Remaining calm and hiding from others what you are feeling in an unpleasant, stressful or difficult situation
The tradition of keeping a ‘stiff upper lip’ has been part of British culture since the days of the Empire. We Brits do not like others to know we are not coping well with a situation causing us stress or that we are feeling anxious and depressed. Even our greatest war leader, Sir Winston Churchill, suffered from regular bouts of depression that he called his ‘black dog’.
Unlike some cultures, the overt expression of emotion is definitely not for us. However, is this attitude changing?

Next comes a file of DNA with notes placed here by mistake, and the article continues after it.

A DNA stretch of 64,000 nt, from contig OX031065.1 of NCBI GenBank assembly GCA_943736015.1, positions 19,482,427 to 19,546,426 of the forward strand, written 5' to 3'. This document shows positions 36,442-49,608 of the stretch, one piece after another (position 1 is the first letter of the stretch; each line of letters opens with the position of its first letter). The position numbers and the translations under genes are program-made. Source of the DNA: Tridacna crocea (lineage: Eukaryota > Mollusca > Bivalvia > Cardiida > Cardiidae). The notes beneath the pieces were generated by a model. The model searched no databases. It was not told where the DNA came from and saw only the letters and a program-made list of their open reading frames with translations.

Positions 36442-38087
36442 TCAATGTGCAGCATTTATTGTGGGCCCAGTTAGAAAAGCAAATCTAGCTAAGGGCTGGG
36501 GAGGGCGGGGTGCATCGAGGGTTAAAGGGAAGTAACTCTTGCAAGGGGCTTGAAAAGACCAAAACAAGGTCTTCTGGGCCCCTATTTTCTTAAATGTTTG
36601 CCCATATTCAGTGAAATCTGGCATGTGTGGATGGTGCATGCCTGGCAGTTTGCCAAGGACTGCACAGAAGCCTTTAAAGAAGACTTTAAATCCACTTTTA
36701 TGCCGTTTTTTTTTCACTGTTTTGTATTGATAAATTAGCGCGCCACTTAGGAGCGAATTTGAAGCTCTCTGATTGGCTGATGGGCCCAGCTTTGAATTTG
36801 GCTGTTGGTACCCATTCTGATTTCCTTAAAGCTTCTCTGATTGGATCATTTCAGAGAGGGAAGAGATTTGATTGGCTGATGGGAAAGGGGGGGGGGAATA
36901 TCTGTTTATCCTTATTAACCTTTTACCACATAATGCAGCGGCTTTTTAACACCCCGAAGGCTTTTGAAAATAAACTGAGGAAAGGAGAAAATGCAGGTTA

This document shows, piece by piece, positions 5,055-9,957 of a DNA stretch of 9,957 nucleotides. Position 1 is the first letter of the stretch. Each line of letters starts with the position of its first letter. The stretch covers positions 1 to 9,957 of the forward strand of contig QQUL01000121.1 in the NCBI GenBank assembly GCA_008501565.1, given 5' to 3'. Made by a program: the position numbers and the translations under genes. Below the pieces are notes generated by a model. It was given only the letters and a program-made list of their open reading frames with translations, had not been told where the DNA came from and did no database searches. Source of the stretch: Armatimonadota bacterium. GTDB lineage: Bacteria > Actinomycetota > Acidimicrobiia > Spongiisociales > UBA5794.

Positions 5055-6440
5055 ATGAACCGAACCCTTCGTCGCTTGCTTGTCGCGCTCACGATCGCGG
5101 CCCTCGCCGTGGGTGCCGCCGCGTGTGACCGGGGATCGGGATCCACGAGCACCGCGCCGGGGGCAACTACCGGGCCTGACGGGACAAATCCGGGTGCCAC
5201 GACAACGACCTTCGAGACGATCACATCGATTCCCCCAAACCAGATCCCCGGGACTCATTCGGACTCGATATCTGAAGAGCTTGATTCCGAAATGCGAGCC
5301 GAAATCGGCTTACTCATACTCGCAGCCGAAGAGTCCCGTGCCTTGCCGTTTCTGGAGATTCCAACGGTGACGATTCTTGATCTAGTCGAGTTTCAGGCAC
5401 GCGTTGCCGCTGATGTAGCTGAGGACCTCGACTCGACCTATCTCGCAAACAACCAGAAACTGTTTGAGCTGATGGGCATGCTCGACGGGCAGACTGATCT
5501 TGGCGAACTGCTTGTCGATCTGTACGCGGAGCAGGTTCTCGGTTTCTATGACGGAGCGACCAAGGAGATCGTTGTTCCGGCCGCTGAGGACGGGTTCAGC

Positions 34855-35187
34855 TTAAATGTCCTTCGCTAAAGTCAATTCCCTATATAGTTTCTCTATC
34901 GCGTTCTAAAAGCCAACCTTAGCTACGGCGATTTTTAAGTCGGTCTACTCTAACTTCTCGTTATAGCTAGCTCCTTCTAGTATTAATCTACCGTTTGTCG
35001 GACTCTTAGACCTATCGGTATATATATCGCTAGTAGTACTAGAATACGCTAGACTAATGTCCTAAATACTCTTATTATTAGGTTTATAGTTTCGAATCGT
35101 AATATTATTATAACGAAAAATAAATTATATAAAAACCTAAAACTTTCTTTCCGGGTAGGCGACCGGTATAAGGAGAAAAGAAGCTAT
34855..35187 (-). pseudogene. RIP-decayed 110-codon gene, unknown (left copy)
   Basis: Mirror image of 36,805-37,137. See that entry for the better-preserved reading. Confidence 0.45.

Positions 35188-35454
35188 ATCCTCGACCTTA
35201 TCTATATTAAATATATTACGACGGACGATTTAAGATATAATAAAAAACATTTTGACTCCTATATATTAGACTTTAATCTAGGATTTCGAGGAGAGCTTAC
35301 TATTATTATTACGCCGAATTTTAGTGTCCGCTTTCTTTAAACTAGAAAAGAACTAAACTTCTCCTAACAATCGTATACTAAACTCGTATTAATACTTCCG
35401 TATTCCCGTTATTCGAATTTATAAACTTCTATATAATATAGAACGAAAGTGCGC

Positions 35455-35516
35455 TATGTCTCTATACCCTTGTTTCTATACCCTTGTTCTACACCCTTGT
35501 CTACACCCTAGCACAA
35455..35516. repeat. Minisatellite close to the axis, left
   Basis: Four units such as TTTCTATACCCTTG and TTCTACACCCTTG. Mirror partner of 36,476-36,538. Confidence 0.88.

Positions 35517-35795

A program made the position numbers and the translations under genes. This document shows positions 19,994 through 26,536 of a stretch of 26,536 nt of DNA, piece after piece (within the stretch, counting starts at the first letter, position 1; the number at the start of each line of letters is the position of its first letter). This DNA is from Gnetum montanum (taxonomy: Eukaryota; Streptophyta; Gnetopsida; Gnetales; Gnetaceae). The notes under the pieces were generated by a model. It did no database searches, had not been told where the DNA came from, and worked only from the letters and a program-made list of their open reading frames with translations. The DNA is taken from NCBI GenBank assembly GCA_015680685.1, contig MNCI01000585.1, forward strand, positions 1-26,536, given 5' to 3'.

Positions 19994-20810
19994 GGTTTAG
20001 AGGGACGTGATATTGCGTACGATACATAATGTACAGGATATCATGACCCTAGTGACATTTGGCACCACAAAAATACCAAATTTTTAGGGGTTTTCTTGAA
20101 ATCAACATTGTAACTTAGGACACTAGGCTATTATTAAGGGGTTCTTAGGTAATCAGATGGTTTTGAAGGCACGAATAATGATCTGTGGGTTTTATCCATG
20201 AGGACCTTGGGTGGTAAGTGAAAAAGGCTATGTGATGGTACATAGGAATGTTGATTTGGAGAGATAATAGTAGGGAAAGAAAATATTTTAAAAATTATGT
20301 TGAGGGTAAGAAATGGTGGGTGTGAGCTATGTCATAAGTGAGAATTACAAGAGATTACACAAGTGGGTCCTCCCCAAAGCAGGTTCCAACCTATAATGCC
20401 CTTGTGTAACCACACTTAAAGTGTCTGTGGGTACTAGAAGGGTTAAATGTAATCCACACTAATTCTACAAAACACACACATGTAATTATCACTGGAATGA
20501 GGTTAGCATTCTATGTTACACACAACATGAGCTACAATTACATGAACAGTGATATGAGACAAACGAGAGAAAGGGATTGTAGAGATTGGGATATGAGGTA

Prince Harry’s recent revelation about how he struggled to cope with the death of his mother, Princess Diana, has brought this matter very much to public attention. During an interview with The Telegraph’s Hannah Furness, the Prince revealed how he eventually sought counselling to help him deal with his grief.
The Prince’s disclosure should help remove the stigma often associated with the admission that an individual is struggling to cope with mental health issues. This will surely encourage sufferers to follow his example by seeking professional help.
stiff upper lip
a quality of remaining calm and not letting other people see what you are really feeling in a difficult or unpleasant situation
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